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"OBBS"


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An acquaintance has asked me to throw out a rather mischievous little idea to see what kind of reactions it might get from this esteemed community.

 

There are some who think that the organ has little or no long-term future, and that church organists are a dying breed.

Others would strongly disagree with those gloomy predictions.

 

Most church organists are talented and dedicated. Many can be very creative in their liturgical playing (e.g. "Happy Birthday" to the Dean, woven into the Gospel procession, or a 5-part fugue on "Men of Harlech" when a Welsh regiment visits to celebrate an important anniversary - you know the kind of thing I mean).

But many are also too often taken for granted, under-valued and under-appreciated.

 

It has been suggested that, on a particular Sunday in the not-too-distant future, following a certain event, organists might be "let off the leash", as it were, and allowed the freedom to be a little more "creative" than usual :D and congregations be given the opportunity to show their appreciation more than they might normally do. This would be given extensive media coverage.

 

"Organists Behaving Badly Sunday". What do you think? Too irreverent, or a great opportunity?

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I had to check to see when this was posted and expected it to be two days ago. Sadly not.

 

Organists Behaving Badly ... the liturgical equivalent of Dads Disco Dancing. No. No. Please, no.

 

J.

 

Absolutely.

 

I would suggest that this could upset clergy (never a wise idea) and possibly damage relationships between organists and their choir - and congregations.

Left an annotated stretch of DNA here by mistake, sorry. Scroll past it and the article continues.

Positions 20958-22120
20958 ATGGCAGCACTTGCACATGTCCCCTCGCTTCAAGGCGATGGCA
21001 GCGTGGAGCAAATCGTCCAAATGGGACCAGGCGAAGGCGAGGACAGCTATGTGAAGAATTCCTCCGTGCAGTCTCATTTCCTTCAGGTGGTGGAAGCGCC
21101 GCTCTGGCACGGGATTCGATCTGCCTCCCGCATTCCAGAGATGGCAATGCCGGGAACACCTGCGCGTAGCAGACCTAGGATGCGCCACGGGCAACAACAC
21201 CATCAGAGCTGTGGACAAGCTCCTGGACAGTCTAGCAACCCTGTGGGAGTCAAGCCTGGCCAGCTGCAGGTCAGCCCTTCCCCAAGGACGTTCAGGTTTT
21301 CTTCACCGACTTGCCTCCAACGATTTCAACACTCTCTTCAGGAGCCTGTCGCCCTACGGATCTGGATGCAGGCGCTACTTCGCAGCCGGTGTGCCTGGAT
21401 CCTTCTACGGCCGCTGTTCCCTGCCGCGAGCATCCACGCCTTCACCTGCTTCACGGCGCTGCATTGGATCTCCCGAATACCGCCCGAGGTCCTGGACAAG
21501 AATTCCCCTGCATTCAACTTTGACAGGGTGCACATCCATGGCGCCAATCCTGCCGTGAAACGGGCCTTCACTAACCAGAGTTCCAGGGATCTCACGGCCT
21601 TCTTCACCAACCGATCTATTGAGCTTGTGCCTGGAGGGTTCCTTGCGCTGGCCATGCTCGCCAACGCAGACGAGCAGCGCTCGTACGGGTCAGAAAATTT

It is often the case that organists are more highly regarded than they might realise - often people (rightly or wrongly) simply do not say so, these days. In fact, only a couple of weeks ago, I had just this type of experience at my own church.

 

Frankly I think that to act upon this suggestion may cause irreparable harm. Leading the worship at a service is a serious responsibility and not to be taken lightly. Personally, I should never squander the gift of improvisation on any light-hearted musical 'comment' - whoever may be present. Not in a service.

 

I have no wish to come across as dogmatic or unduly censorious - but I regard this suggestion as having the potential to cause both offence and lasting damage. Perhaps some here play for churches in which such things may give rise to gentle amusement. However, one never knows how things may be taken. Surely, we as organists are primarily there to assist others in their worship of God and to seek to offer of our best - every time.

 

I am aware that this is probably sounding pompous - this is not my intention. However, I find it difficult accurately to express my concern over this matter. I trust that board members will perceive that which I am trying to say - and doing so quite inadequately.

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I tend to agree more with PCND. Yes, there are churches where OBBD might work - but many I suspect where it will not - or will be out of tune with the rest of the service and hence detract from the worship.

 

Encouraging clergy to appreciate their musicians (and others who keep the church running) is probably more important.

 

Every Blessing

 

Tony